Vivian Henderson, executive director of KAPO, supports Matthes’ decision.

“I think he’s doing a very responsible thing,” she said. “He needs to concentrate on his campaign. It’s critical.”

Matthes’ post with KAPO will be filled by Jackie Rossworn, who was voted on by its board of directors. She will serve through February, the end of Matthes’ term, when KAPO will elect new officers.

Speaking of South Kitsap: On Vacation with Obama

Presumptive Democratic presidential nominee Sen. Barack Obama (Ill.) and I spent the past week vacationing on Oahu, visiting family and soaking in the Aloha spirit.

No, our paths did not cross, but they easily could have. It’s not that big an island – you can drive from one side to another in an hour or less – and Obama, with his family, immersed himself in island activities, rubbing elbows with the locals (Secret Service agents in tow).

While I sponged off my sister, who lives above Pearl Harbor, Obama and his entourage settled into a vacation rental in Kailua.

On Saturday, while I hiked the Aiea Ridge Trail and lounged by my sister’s pool, Obama jogged on the beach and attended a rally at Ke’ehi Beach Lagoon Park.

Obama jogs

He later played golf at Olomano Golf Links and Country Club in Waimanalo, where his unannounced appearance created a delighted stir among fellow golfers.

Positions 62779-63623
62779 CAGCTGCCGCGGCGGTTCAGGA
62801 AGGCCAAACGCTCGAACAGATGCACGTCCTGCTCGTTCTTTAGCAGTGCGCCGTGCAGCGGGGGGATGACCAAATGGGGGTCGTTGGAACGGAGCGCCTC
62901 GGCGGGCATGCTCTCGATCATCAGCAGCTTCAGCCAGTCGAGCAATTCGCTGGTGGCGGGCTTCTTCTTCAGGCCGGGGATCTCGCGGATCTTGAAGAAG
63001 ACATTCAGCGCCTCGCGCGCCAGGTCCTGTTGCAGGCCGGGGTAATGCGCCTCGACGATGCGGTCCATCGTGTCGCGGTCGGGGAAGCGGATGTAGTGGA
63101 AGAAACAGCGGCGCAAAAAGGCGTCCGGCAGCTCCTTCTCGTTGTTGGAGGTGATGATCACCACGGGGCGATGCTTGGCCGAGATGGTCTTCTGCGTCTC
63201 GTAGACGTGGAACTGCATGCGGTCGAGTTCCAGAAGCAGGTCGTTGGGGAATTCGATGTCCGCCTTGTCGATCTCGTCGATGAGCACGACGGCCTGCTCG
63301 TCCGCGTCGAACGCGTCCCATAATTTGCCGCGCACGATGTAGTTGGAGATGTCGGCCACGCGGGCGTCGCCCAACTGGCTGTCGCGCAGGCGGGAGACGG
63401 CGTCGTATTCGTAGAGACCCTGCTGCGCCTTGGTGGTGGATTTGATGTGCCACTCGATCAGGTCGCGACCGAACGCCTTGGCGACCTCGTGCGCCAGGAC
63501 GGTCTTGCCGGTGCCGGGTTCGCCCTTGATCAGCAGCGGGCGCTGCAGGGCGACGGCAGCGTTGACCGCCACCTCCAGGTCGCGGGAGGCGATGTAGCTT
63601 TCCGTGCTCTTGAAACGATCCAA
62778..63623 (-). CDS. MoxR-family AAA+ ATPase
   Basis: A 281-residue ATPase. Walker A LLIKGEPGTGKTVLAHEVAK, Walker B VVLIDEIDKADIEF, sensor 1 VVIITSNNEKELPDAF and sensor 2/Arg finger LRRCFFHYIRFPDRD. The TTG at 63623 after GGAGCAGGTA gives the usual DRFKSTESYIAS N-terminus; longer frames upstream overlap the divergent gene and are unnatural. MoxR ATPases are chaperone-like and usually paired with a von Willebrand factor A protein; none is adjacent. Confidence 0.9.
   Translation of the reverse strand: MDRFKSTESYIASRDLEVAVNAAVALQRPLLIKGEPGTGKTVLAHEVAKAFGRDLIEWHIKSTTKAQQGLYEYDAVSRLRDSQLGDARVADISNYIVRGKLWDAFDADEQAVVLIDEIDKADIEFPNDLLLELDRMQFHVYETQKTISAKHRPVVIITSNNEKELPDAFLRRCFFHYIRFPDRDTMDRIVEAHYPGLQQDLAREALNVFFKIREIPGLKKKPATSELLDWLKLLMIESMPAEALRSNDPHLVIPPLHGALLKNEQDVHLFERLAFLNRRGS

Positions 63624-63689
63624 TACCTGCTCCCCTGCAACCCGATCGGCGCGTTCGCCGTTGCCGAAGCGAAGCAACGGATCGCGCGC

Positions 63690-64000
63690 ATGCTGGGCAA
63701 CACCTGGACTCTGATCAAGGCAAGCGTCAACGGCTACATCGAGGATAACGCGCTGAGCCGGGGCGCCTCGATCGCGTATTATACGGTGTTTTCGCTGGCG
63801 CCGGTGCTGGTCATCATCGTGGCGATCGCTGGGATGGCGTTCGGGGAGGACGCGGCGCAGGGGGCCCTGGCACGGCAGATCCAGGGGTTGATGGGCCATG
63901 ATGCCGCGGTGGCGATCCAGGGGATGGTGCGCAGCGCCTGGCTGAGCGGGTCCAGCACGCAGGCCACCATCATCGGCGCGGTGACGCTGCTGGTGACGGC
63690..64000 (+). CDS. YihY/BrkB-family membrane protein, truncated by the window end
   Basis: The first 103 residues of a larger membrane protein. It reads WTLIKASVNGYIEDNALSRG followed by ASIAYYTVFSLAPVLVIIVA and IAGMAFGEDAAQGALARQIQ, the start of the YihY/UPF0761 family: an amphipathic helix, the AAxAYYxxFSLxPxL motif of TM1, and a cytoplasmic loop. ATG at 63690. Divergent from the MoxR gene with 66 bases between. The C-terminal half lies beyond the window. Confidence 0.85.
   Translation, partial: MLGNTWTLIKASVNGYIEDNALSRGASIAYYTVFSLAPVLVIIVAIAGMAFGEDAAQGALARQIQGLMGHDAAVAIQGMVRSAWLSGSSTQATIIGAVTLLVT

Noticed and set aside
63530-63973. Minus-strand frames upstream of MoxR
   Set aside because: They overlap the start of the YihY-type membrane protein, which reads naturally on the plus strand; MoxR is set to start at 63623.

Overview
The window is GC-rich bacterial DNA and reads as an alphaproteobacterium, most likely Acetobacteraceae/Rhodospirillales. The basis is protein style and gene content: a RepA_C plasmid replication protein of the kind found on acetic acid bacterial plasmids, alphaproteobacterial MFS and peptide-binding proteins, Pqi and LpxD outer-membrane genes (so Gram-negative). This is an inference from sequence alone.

According to the Honolulu Star-Bulletin, “The senator went around to shake hands, smiling, flashing a shaka every once in a while and greeting golfers with the occasional ‘Howzit’ while they snapped photos with digital cameras and cell phones.”

On Tuesday,  I body surfed at Waimanalo Beach and took in the Nuuanu Pali overlook. Obama played basketball with his buddies at Punahou School, his alma mater. He later bought his gang/entourage burgers and fries at the Kua ‘Aina Sandwich Shop (spending $116 and leaving a $40 tip, it was noted) then had a picnic at Ala Moana Beach Park. The fare was (presumably) a little more upscale at a $2,300-per-person fund-raiser that night at the Kahala Hotel and Resort (the second and last official appearance of his trip to Hawaii).

On Wednesday, while I went snorkeling on the North Shore, Obama took in the Pali Overlook and ate shave ice with his daughters. He later visited the grave of his grandfather, Stanley Dunham, a World War II veteran, at the National Memorial Cemetery of the Pacific at Punchbowl Crater.

On Thursday, while I did some more hiking and more lounging, Obama went body surfing at Sandy Beach (recommended for “locals only”).

Obama Bodysurfing

He later threw petals from a lei into the ocean on the east coast, where his mother’s ashes were scattered following her death in 1995 from ovarian cancer.

Yes, it was a busy week for Obama and me. But while the press took no notice of my presence on the island, they followed Obama’s every move, checking out what he ate and what he wore, hanging on his every casual word (he was reported to have said of the shave ice that he bought keiki or child-size because, “It is right before dinner. I don’t want to get in trouble.”)

Comparisons to Paris and Britney aside, Obama is certified buzz material.

The question then – surely raised before and sure to be raised again – is whether Obama’s celebrity-like status could be considered a distraction or liability.

Matthes Ad (designed by Neatherlin) to Be Pulled from Cable